Monday, December 2, 2013

Escaping Home

Escaping Home by A. American  
Penguin Group; 10/30/13
Paperback, 336 pages 
ISBN-13: 9780142181294
Book 3 of The Survivalist Series 

When society ceases to exist, who can you trust?

After the collapse of the nation’s power grid, America is under martial law—and safety is an illusion. As violence erupts around him, Morgan Carter faces one of his most difficult decisions yet: whether to stay and defend his home, or move to a more isolated area, away from the prying eyes of the government. He and his family are hesitant to leave their beloved Lake County, but with increasingly suspicious activities happening in a nearby refugee camp, all signs point towards defecting. Morgan and his friends aren't going to leave without a fight, though—and they'll do anything to protect their freedoms.

From the author of the hit survivalist novels Going Home and Surviving Home, Escaping Home describes the struggle to live in a world with no rules, and how, sometimes, the strength of family is the only thing that can pull you through.
My Thoughts:

Escaping Home by A. American is the third book in the Survivalist Series. The first two books are Going Home and Surviving Home (previously reviewed). 

In Escaping Home Morgan, his family, Thad, Sarge, Jess and the rest of the characters are back and the story continues. The Department of Homeland Security (DHS) and the Federal Emergency Management Agency (FEMA) continue to perpetuate nefarious deeds on unsuspecting Americans, now in containment camps. The DHS and FEMA want all survivors in camps, but they are also keeping track of anyone who comes into the camps who is a known subversive based on previously collected information about citizens. In the camps, there is rampant corruption and an abuse of power of those in charge.

"Life in the camps isn’t what it appears to be. While there is food, water and warmth, the price is near slave labor and virtual imprisonment. In the care and custody of FEMA, backed up by the DHS, those inside the camp have no rights, no freedom and, worse yet, are exposed to the possible brutality of their caretakers. Every barrel has a bad apple, and over time those bad ones start to rot the good ones. Left unchecked this rot can take over the entire barrel. With so much absolute power over so many helpless souls, horrors are bound to be committed. Among those in the camp is our friend Jess, who walked with Thad and me on our long adventure home. We don’t know how she’s faring, but with the mixed reports about the camp, one thing is certain: surviving in the camp may prove far more difficult than the struggle outside." (Location 21)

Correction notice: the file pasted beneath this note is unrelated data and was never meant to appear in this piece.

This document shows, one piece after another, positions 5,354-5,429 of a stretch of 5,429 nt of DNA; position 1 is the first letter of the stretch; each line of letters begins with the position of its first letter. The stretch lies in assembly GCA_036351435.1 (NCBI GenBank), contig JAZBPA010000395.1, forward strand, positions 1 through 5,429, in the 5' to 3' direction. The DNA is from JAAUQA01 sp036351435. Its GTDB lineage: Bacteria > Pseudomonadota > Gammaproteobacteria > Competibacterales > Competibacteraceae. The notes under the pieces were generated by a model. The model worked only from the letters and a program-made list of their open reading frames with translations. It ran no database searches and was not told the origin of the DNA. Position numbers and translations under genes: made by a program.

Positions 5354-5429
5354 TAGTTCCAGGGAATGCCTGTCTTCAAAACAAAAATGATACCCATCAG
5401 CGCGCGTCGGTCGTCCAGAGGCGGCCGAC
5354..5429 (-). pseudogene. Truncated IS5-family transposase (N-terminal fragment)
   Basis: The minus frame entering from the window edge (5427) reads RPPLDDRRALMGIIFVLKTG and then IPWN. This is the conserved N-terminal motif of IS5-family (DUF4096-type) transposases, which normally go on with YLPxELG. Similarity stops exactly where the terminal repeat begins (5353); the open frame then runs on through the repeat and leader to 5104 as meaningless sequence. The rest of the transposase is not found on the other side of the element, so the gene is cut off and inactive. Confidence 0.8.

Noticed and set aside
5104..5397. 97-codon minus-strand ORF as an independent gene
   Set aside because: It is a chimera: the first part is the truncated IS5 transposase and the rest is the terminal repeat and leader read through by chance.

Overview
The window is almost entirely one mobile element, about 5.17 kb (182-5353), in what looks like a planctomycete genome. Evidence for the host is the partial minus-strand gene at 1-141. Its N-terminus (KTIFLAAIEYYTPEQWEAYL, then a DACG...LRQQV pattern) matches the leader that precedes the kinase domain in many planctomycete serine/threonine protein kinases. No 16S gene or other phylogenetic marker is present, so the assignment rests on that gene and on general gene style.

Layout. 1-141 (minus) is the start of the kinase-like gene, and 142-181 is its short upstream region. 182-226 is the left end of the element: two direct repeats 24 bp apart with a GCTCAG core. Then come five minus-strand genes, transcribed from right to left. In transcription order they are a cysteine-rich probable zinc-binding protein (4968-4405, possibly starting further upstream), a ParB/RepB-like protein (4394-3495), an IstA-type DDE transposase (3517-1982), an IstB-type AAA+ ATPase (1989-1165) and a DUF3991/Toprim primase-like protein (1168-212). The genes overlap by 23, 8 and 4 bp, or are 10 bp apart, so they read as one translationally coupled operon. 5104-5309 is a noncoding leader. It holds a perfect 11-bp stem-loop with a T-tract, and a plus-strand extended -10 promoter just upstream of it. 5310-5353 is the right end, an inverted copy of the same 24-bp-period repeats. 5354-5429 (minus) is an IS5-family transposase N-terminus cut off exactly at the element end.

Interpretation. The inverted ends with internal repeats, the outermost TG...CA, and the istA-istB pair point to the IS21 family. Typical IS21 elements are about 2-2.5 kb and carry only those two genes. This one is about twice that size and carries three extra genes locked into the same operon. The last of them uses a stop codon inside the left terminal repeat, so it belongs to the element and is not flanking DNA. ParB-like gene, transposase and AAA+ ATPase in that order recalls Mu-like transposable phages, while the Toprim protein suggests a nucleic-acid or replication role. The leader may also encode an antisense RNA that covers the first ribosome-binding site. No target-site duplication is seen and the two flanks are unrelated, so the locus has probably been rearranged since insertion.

Once he was trussed up, the DHS woman who started it all came up and spoke with one of the guards. “Here’s his paperwork.”
“Which list is he on?” the man asked, looking the forms over.
“He came up on a couple. He’s subversive by nature.” They grabbed the man by his arms and dragged him out of the tent. Jess slowly got back in her chair, thinking, What have I gotten myself into? (Location 79)
Jess is in a camp and hears from another survivor/prisoner that Morgan is alive and with a group that may be near the camp. She is hoping to find a way to escape the camps.
As they went through the line turning in their trays, Jess whispered in Mary’s ear, “I want to find out if they know where Morgan is. If he and Thad are nearby, we can go there.”
Mary cocked her head to the side. “If we can get out of here.”
“Oh, I’ll find a way,” Jess said, with a devious look on her face. (Location 392)
I agreed to review the latest installment of this series based on the sheer entertainment value found in the action contained in the first two books and not the writing. Here is my dilemma: This time the actual quality of the writing is noticeably better but the forward motion of the story has slowed w-a-y down. Essentially this is a middle book in a series that will be continued for another book (or more). While there is a prologue for new readers the first two books actually introduced the characters and developed them more fully than this third installment. I knew all the characters and what they had been through from the first two books, but new readers won't have that luxury. 

The first two novels also go into much more detail on the preparedness and skills Morgan and others used in their ongoing survival, so anyone interested in a survivalist life style might want to start with the first two books. There certainly are some survivalist techniques present, just not as many. 

One thing I want to note is Morgan's strong love and devotion toward his family and his commitment to protecting them. Morgan's affectionate demeanor toward his wife and daughters is actually a nice reflection on the author since it seems that these emotions are obviously a representation of how the author feels in his daily life.  

I am conflicted on rating Escaping Home. Based on the improved quality of the writing, I'd be willing to rate it higher than the first two in the series - except the point where Escaping Home ends feels like it was originally just a chapter break rather than an actual stopping point for this installment. The story just stops. It appears that most of the action is yet-to-come in the next book (or two?).



Disclosure: I received a digital advanced reading copy of this book from Penguin Books for review purposes.

1 comment:

Anonymous said...

Books like this make me wonder what I'd do in the same situation ... a scary thought for sure!

Thanks for being on the tour.